Gerald Pash and Terry Milne flank the central pillar of the monument recognizing Lieut. Robert Hampton Gray now standing outside the North Saanich’s BC Aviation Museum following its installation Tuesday. The two men were among those who fundraised $100,000 for the monument. (Wolf Depner/News Staff)

Gerald Pash and Terry Milne flank the central pillar of the monument recognizing Lieut. Robert Hampton Gray now standing outside the North Saanich’s BC Aviation Museum following its installation Tuesday. The two men were among those who fundraised $100,000 for the monument. (Wolf Depner/News Staff)

New monument honours B.C.’s final fallen World War II hero

Victoria Cross winner Lieut. Robert Gray shot down off Japan, now saluted outside BC Aviation Museum

“Hammy” was 28 when he a led an attack of eight Corsair aircrafts on a convoy of Japanese naval vessels in Onagawa Bay near Tokyo on Honshu Island, the largest and most populous of the Japanese Islands.

Flying off the HMS Formidable aircraft carrier, Lieut. Robert Hampton Gray was a long way away from Nelson, where he grew up, and his studies at the University of British Columbia, where he was a student when war broke out in Europe.

Desperate for personnel, the Royal Navy trained Gray as a pilot in both England and Canada after he had volunteered for the war through the Royal Canadian Naval Volunteer Reserve as an ordinary seaman.

His active duty with the Royal Navy’s Fleet Air Arm took him to several theatres of the war, including Africa and the Atlantic, where his performance in the HMS Formidable attack on the German battleship Tirpitz anchored in a Norwegian fjord earned him a mention in the official dispatches by his superiors to headquarters. That was in late August 1944.

Less than a year later, the HMS Formidable found herself off the Japanese main island after the vessel had withstood a Kamikaze attack during the Battle of Okinawa in the spring of 1945. During the attack on the Japanese vessels in Onagawa Bay, anti-aircraft fire hit Gray’s plane as it attacked the destroyer Amakusa.

With his plane burning, Gray still released the bomb carried by his plane, hitting and sinking the destroyer, before crashing in the bay.

RELATED: North Saanich’s B.C. Aviation Museum helps preserve physical legacy of Second World War

The date of Gray’s death was Aug. 9, 1945. Six days later, Japanese Emperor Hirohito announced Japan’s surrender to Allied forces, formalized on Sept. 2.

This timing means that Gray was among the last Canadians killed during the Second World War and the last Canadian to win the Victoria Cross.

His collection of medals, which also includes the Distinguished Service Cross for helping to sink another Japanese destroyer in July 1945, makes Gray the most highly decorated pilot from British Columbia, a history now recognized at North Saanich’s BC Aviation Museum with a three-piece monument following a campaign led by a group of former navy members and members of the Naval Association of Canada that raised $100,000.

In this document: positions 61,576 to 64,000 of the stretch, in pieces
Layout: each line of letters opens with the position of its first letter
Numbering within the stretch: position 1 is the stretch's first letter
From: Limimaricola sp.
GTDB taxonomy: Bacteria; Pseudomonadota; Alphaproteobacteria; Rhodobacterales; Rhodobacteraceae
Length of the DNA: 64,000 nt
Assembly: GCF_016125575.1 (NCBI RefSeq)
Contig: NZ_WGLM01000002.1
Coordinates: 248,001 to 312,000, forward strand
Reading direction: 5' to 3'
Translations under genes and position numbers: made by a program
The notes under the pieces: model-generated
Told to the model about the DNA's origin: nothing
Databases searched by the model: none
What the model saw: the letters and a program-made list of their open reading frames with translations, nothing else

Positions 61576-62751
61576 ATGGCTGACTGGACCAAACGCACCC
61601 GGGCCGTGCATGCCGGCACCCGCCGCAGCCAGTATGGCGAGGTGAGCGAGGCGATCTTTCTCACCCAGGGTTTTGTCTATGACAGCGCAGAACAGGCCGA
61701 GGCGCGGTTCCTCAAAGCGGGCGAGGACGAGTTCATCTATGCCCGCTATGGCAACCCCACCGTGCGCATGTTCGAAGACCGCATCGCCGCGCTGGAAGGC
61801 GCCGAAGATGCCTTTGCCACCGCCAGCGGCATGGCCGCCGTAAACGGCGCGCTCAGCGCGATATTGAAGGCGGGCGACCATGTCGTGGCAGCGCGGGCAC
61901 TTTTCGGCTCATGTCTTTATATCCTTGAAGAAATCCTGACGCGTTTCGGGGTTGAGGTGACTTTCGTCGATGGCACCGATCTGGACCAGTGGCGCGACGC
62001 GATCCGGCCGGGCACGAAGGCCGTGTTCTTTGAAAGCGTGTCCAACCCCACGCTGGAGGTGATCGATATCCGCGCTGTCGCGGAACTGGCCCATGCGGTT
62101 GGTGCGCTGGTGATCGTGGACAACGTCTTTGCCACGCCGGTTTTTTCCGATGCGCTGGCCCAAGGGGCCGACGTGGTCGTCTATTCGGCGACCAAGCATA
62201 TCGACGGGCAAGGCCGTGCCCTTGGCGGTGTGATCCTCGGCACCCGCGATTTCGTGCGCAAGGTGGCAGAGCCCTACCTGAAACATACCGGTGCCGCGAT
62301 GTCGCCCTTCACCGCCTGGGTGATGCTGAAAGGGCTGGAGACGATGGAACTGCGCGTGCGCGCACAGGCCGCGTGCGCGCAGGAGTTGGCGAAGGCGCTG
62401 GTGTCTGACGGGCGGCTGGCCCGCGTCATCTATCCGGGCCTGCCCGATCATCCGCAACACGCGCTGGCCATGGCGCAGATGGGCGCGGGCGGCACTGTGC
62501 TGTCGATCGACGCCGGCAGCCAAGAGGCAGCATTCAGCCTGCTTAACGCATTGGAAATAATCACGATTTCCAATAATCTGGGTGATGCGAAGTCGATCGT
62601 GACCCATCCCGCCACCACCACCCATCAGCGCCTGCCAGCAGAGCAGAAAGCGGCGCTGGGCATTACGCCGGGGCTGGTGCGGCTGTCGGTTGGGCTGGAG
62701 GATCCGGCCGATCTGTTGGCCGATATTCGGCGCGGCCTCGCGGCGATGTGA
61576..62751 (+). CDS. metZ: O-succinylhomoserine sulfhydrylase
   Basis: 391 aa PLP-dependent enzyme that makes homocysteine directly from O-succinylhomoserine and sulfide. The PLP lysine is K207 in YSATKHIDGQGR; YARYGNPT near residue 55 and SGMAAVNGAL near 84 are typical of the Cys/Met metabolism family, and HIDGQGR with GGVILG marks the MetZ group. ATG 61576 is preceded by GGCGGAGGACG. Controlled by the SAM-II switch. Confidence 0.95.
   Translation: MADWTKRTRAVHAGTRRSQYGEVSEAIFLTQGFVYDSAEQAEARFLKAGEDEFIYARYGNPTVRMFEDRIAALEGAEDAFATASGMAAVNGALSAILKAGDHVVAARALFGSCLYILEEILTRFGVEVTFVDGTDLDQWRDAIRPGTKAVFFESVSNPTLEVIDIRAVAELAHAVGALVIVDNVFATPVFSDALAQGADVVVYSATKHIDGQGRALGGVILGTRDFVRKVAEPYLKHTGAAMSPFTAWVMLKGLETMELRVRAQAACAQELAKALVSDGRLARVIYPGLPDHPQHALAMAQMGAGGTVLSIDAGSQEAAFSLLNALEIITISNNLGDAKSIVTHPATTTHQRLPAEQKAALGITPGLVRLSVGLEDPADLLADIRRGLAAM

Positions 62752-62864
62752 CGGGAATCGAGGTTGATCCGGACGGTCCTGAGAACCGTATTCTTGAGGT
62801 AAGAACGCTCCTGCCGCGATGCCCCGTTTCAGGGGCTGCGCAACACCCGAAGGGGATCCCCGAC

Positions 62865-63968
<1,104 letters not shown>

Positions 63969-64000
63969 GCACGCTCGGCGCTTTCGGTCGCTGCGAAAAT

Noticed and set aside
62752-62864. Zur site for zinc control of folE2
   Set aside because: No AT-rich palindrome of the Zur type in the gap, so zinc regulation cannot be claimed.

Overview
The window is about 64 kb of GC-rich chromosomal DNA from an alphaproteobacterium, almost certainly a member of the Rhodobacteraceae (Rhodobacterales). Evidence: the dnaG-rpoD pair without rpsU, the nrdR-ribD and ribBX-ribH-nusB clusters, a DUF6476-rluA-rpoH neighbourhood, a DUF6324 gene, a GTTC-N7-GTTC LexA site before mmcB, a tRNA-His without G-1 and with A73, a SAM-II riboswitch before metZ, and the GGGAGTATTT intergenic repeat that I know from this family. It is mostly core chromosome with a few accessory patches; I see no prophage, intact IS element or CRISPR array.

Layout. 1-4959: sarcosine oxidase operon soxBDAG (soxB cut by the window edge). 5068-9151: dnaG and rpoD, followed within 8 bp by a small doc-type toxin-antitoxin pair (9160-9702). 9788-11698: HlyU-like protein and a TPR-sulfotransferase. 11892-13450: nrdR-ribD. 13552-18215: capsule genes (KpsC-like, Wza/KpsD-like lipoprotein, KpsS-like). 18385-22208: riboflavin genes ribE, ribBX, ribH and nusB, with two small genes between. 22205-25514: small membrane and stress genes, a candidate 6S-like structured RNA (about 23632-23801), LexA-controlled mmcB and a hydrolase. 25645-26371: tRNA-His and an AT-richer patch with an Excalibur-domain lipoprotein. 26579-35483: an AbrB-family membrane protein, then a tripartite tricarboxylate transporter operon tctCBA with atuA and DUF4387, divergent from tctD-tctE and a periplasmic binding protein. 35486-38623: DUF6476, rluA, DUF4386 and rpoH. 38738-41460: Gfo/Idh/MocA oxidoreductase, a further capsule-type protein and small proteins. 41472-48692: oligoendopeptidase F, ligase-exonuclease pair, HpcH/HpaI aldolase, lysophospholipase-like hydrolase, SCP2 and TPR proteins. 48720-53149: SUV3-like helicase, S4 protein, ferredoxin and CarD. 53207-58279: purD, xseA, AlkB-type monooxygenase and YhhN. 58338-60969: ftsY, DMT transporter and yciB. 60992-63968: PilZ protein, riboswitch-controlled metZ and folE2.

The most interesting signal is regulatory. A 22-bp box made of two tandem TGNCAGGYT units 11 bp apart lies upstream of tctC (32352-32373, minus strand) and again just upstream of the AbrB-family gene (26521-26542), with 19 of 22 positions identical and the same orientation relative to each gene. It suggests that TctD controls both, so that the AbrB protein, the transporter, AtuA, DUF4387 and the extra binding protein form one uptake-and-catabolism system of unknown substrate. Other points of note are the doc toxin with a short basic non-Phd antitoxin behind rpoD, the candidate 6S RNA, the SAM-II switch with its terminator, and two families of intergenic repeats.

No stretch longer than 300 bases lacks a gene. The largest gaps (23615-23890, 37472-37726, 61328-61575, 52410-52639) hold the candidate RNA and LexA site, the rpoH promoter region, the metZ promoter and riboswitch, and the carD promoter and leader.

The monument itself consists of two black pillars of granite flanking a central pillar of gray polished granite. The right pillar features the last picture of Gray in his lieutenant’s uniform, while the left pillar features an artist’s rendering of Gray’s final attack. The central pillar records Gray’s title, awards, decorations and history for visitors to the museum.

Project manager Terry Milne, who was also Canada’s former naval attache to Japan, said organizers chose the museum because of its subject, Gray’s origin from British Columbia and its proximity to the provincial capital. “And of course, we have the navy base here and the naval squadron on Victoria Airport as well,” he said.

The monument — which will be dedicated after COVID-19 restrictions have eased — is not the only monument of its kind.

RELATED:Ambitious B.C. Aviation Museum need $10M to get iconic Lancaster back in the air

Described as a unique gesture of compassion and reconciliation, former Canadian and Japanese veterans dedicated a monument to Gray in 1989 on a hill overlooking the bay where his remains still lie.

Milne notes that the monument, while explicitly recognizing Gray, also draws attention to 260 Canadians who served in the Royal Navy’s Fleet Air Arm. “Of these, 46 were killed, ” he said. “They were not only pilots, they were also engineers, flight crew, and so on.”